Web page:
Hello Codeforces community! I'm happy to invite you to participate in Codeforces Round #269 for Division 2 which will be held this Friday, September 26th. As usual first division coders are invited to participate unofficially, I would appreciate a lot if they will join.

All problems are mine, so if you won't like them... well, you know whom to blame for those. I did my best in order not to disappoint you.

Since this is my first round, let me introduce myself. I'm 27, have around 7 years of programming experience and was never into ACM/ICPC and stuff like that before, learned words like "dynamic programming" couple of years ago from the algorithms course on Coursera and a bit later found this site. I'm from Saint Petersburg, Russia, was born and lived here until I became 24. Then I got married and me and my wife decided to go live somewhere else and we moved to Kyiv, Ukraine, and we love that city a lot and we will return there some day, hopefully soon.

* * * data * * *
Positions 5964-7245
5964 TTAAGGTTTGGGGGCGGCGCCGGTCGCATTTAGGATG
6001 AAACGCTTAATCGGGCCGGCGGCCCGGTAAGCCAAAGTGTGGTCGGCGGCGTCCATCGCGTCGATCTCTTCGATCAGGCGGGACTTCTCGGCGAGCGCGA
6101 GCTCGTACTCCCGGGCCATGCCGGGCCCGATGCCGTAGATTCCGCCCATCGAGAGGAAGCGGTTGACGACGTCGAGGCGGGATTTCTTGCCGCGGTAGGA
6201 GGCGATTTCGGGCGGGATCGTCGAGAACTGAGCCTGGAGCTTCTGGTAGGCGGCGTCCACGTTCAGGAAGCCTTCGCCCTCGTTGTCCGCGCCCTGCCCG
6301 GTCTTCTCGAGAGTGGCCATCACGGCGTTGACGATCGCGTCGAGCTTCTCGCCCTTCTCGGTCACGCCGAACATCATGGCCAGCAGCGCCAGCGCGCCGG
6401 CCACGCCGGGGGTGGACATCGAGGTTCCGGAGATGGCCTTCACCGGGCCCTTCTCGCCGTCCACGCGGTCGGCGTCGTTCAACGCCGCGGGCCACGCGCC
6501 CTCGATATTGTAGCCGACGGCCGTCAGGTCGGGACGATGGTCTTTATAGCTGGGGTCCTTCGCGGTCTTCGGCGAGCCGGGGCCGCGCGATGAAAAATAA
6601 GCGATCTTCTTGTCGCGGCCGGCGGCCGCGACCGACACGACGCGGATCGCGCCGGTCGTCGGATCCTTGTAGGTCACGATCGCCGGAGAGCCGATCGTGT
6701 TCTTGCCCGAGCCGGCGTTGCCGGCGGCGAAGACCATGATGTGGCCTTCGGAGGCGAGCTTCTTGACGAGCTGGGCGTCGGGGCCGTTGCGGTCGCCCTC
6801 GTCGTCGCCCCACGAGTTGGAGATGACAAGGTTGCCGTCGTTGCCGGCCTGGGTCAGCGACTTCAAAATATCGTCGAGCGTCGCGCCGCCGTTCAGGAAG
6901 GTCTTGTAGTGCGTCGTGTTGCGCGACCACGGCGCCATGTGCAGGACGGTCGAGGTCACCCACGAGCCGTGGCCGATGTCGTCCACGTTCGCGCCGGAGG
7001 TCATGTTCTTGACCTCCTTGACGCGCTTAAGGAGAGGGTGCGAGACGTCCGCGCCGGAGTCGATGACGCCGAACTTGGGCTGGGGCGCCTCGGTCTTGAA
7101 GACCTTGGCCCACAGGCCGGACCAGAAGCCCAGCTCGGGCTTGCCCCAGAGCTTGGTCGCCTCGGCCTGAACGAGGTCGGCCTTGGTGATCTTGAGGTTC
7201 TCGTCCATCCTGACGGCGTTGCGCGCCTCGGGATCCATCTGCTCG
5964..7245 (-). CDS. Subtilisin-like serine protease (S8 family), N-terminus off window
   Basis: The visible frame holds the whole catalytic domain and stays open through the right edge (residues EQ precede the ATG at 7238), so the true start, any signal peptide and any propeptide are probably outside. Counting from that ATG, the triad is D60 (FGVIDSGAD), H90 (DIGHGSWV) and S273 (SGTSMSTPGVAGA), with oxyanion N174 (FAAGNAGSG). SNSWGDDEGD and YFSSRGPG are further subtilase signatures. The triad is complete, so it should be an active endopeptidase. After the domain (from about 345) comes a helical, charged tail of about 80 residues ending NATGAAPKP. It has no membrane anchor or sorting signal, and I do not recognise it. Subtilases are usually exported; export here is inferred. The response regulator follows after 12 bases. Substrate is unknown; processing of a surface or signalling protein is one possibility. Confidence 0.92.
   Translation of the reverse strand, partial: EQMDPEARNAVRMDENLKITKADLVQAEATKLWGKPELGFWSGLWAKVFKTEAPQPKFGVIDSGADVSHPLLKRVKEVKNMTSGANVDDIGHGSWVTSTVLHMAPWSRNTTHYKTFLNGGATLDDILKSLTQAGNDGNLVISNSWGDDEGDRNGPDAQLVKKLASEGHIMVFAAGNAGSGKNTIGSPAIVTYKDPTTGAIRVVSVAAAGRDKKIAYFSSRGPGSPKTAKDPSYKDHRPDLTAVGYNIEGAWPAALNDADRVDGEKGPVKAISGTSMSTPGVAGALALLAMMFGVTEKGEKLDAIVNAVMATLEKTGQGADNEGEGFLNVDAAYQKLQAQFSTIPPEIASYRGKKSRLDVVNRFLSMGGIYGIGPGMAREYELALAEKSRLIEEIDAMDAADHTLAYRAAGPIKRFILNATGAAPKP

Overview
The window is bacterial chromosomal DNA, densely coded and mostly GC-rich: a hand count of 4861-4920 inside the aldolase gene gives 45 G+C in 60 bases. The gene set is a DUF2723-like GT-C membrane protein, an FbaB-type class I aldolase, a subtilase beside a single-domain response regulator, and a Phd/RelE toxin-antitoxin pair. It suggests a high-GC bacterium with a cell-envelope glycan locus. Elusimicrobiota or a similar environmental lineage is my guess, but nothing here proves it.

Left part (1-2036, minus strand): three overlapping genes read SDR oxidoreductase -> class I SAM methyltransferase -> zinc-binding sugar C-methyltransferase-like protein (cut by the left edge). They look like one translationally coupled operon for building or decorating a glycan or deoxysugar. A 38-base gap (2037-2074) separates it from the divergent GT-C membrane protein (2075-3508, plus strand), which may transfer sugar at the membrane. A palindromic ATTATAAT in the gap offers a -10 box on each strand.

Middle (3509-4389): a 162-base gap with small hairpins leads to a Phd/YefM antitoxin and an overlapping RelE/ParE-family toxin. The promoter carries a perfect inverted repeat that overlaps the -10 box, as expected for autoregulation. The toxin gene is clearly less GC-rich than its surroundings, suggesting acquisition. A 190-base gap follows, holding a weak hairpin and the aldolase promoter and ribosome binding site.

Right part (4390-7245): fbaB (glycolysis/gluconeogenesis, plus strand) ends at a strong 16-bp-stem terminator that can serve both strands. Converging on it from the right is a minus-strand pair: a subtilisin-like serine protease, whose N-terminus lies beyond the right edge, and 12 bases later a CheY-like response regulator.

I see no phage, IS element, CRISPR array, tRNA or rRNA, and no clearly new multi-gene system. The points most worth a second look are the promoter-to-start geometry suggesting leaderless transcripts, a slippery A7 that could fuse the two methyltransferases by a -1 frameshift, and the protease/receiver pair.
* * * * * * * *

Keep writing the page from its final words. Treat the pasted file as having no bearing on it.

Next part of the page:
I hope you will find my problem set interesting and varied. Meanwhile let me get you prepared for the round and introduce you the guys you will help to. So the heroes of my round are three animals from Saint Petersburg and Kyiv zoos. Those are Menshikov and Uslada ("Uslada" means Delight in Russian) — polar bears, symbols of Saint Petersburg zoo. These are my favourite animals of that zoo, they can do a moonwalk dance. Their third friend would be Khoras — an elephant from the Kyiv zoo, not sure what kind of dances he likes but he was very friendly last time we've been there. I was always fond of polar bears and elephants so now I have a round with them! Hope you will remember their names, in problem statements I call them by name and by animal type interchangeably. They want the friendship to exist between their countries and they have some minor problems you can help them with.

Traditional and untraditional regards for this round go to:

  • MikeMirzayanov and the entire team of Codeforces for the site,

  • Gerald for his help with the problems,

  • Maria Belova aka Delinur for the translation of the statements,

  • last but definitely not least, my wife Tanya for her infinite support in everything I do. This round wouldn't be here without her.